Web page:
Café Amadoure, Sarasota

By Martin Tucker

“I could be in Morocco,” I said,

sitting before the pinkstone Galleria.

He asked, “When were you in Morocco?”

I replied, “I’ve never been, but sitting here,

palm leaves carrying on in the dusk of purple liquor,

and looking at the redstone landscape,

I’m back where I never was.”


A shelter of stone whispering oasis in the heat,

Long and low and sliding under a muddled roof,

I wonder what lies inside its cool walls.

Unable to excite a native aura,

the Galleria closed its doors.

I like it now looking like a monument,

a pose of calm with hearts of palm falling on its shoulders.

A French couple opened this café across the street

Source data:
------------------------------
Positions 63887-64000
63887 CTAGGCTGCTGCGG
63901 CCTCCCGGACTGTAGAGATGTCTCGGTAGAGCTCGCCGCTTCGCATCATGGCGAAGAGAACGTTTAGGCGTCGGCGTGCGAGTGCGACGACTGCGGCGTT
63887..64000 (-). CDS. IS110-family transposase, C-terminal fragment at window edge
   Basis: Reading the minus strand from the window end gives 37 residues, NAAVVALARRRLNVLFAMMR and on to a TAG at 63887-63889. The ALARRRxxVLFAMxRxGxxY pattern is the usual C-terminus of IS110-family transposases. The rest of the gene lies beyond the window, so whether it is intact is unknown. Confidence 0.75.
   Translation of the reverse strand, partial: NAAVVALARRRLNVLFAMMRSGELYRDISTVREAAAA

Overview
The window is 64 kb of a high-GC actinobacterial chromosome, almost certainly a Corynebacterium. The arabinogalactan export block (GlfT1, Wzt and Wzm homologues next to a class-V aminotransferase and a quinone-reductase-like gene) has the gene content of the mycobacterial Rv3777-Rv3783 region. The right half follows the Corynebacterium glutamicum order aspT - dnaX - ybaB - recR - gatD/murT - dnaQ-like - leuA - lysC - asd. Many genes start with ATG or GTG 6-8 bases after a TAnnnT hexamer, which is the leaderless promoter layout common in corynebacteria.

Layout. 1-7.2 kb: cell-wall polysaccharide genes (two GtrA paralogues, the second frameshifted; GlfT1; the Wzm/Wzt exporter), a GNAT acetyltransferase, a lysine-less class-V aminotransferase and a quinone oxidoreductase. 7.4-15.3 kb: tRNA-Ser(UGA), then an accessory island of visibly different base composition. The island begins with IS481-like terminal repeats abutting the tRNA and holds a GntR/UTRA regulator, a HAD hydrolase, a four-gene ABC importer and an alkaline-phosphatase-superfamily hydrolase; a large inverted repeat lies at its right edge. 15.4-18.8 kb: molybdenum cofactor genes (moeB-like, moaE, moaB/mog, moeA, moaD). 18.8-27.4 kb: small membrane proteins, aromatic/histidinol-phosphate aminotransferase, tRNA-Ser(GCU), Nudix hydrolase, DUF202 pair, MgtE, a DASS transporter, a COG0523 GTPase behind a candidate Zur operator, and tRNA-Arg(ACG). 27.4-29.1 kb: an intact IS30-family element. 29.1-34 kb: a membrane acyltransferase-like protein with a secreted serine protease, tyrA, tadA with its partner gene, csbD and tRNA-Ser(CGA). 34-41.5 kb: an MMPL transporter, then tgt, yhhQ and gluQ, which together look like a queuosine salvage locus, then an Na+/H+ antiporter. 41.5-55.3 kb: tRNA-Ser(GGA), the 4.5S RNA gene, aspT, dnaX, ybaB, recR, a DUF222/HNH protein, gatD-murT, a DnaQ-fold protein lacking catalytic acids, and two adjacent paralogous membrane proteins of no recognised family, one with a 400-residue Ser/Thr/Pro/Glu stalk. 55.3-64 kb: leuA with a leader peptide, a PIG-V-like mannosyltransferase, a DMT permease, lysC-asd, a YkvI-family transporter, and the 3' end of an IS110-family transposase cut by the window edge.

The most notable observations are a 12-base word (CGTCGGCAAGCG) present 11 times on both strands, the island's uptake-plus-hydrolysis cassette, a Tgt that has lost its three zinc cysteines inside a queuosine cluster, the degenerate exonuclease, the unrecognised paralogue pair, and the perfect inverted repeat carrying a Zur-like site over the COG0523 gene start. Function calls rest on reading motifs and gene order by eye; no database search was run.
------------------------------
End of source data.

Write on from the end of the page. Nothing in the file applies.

where I am eating colonial quiche.

I wonder, did they buy the café for the vista?

Or is the art of imagination a hindsight of circumstance?



Martin Tucker co-founded and served as Editor-in-Chief of Confrontation for 42 years until his retirement.  He has published five collections of his poetry, and also several works of literary criticism, among them the widely-praised Literary Exile in the Twentieth Century. His reviews, essays, poetry and fiction have appeared in The New York Times Book Review, The Nation, The New Republic, The Commonweal, Chicago Jewish Forum, West African Review, Research in African Literatures, Boulevard, Epoch and elsewhere.  He served for 23 years on the Executive Board of PEN American Center and for two terms on the Governing Board of Poetry Society of America.

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